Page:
The environmental social organisation award went to Awel Aman Tawe, based in Neath Port Talbot, South Wales. It has set up two co-ops (Awel and Egni) to deliver renewable energy, community engagement and educational outcomes.
Its wind farm, Awel Coop, was commissioned in 2017 and has a range of local members including charities, rugby and football clubs, schools and the local Arts Centre. The project has been visited by over 2,000 people so far.
Egni Coop develops rooftop solar on schools, businesses and community buildings – it is aiming to install up to 5MW of solar across Wales and has a Share Offer open now which has raised £1.3m so far.
Dan McCallum, co-founder of Awel Aman Tawe said: “We were a very small group of people in a former mining community who’ve been working at this for 20 years – we never thought we’d win this award and we are so honoured. We’re now got 1,000+ members and 20,000 indirect members through our community groups. It’s our life work to tackle climate change at a community level and this recognition will help us, and others, do more – it’s urgent work.”
The Transformative Community Business Award went to Homebaked CIC, in Liverpool. A community land trust and co-op bakery, it was set up by residents in Anfield to save a local asset and regenerate their area. Having started as a project to save their iconic neighbourhood bakery from demolition, Homebaked has developed into a thriving community-run social enterprise, providing quality jobs and reinvesting profits into the local community.
Their co-operative bakery, café and pie shop trains and employs local people at a real living wage. All surplus made by the business is re-invested in new jobs, learning and community spaces. At a time when high streets are at risk around the country, they’re realising a vision for a flourishing community-owned high street, with affordable housing and real shops run by the community for the community.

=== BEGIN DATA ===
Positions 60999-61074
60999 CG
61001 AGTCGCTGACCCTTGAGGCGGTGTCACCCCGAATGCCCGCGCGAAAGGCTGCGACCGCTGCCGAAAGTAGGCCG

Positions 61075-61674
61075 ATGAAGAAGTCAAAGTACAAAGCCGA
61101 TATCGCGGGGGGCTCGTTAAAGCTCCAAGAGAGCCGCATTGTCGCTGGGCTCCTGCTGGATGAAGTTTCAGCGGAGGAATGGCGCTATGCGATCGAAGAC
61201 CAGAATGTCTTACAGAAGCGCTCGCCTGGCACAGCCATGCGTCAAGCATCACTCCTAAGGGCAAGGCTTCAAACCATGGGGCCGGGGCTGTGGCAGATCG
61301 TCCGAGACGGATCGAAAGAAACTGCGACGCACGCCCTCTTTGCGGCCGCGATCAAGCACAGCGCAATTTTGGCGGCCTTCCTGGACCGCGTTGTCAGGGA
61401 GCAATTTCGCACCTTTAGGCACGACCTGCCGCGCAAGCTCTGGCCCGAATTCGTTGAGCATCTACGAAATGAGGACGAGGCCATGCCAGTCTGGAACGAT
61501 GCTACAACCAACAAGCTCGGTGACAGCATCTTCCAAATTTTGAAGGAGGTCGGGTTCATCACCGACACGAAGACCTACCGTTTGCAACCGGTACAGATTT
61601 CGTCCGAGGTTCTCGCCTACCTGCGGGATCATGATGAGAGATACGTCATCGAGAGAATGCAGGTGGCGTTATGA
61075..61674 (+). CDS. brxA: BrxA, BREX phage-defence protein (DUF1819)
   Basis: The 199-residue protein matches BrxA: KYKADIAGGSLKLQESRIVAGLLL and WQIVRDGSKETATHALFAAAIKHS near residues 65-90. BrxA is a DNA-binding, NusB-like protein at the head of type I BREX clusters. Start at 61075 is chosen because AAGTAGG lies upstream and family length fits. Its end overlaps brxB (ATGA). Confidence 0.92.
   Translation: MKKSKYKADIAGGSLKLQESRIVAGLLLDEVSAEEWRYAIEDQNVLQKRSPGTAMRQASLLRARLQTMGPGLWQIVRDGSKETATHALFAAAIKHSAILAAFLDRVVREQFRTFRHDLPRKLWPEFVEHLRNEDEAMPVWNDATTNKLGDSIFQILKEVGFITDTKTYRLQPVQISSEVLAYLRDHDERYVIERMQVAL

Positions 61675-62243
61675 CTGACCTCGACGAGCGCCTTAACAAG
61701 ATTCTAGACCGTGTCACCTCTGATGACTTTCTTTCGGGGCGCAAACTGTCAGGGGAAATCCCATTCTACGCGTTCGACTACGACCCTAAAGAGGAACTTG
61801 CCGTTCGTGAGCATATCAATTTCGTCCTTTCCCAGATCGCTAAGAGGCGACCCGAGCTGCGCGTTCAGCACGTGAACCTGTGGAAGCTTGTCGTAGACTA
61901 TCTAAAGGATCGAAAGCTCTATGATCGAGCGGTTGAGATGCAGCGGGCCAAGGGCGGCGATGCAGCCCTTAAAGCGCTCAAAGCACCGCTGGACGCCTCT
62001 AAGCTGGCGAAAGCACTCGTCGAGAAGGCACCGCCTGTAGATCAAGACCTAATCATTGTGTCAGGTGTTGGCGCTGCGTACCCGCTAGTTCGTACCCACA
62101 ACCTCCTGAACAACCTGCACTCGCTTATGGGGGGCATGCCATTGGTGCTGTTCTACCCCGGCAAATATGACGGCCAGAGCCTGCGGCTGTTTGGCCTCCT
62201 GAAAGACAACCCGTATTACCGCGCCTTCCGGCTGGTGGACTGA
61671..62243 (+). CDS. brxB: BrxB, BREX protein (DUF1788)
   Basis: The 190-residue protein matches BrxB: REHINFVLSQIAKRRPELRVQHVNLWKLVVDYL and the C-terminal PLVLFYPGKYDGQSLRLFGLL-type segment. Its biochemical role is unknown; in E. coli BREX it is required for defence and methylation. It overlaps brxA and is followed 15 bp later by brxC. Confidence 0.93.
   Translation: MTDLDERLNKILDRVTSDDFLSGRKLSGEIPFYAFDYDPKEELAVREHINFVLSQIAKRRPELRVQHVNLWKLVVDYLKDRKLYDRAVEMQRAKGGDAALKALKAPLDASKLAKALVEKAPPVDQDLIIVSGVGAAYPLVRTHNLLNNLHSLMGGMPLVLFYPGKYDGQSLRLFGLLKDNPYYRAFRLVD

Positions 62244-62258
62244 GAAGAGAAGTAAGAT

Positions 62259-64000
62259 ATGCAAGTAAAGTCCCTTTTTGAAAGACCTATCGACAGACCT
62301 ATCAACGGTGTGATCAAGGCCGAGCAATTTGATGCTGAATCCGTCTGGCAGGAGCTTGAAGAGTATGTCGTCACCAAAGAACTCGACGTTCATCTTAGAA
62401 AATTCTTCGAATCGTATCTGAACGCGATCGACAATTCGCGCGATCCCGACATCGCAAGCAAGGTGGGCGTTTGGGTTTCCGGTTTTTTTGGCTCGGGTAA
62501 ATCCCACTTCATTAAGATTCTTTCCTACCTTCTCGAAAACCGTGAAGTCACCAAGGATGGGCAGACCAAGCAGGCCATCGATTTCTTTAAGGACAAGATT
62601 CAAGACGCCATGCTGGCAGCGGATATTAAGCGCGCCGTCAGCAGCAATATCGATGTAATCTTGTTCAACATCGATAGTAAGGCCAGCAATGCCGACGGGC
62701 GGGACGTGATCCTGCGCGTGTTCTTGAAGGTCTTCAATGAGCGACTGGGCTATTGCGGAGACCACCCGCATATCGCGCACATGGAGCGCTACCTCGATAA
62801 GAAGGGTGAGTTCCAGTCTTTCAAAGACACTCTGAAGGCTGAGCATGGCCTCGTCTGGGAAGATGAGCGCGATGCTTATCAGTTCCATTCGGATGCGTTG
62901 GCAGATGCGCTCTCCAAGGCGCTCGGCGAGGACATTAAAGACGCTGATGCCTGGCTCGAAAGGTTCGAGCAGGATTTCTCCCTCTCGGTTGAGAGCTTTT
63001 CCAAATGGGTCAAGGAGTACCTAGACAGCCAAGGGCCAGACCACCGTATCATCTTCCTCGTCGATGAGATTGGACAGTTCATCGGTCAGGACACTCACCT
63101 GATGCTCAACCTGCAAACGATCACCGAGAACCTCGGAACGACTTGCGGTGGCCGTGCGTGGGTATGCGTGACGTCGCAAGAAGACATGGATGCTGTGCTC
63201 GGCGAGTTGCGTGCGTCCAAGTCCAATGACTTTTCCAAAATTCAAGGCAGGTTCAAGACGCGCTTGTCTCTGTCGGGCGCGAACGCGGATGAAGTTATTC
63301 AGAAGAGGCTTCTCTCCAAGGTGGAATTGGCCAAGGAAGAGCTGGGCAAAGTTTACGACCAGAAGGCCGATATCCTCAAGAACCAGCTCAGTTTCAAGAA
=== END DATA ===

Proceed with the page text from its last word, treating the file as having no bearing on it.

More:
Another CIC, Future Directions, provides social care services to vulnerable adults and young people with learning disabilities and other complex needs in the north. They provide person-centred care by working with the individual, their families, and other advocates or support systems involved to determine how best to support each individual with personalised care. They believe in providing every person their own bespoke support package to meet their individual support needs.
The winners were presented with bespoke trophies made by the social enterprise, Designs in Mind, which employs people with mental health issues.
Peter Holbrook, chief executive of Social Enterprise UK said: “The winners of this year’s UK Social Enterprise Awards show just how inspiring and vital the social enterprise movement is.
“From tackling furniture and period poverty to taking ownership of their high streets and creating community owned renewable energy schemes– they show just how business can take on the biggest challenges we face and be a real force for good in this world.
“The times we live in demand that we must change how we do business. Social enterprises are already taking on the triple threat of the climate emergency, rising social inequalities and an economy that is failing too many people. They are showing us what the future of business can, and must, look like.”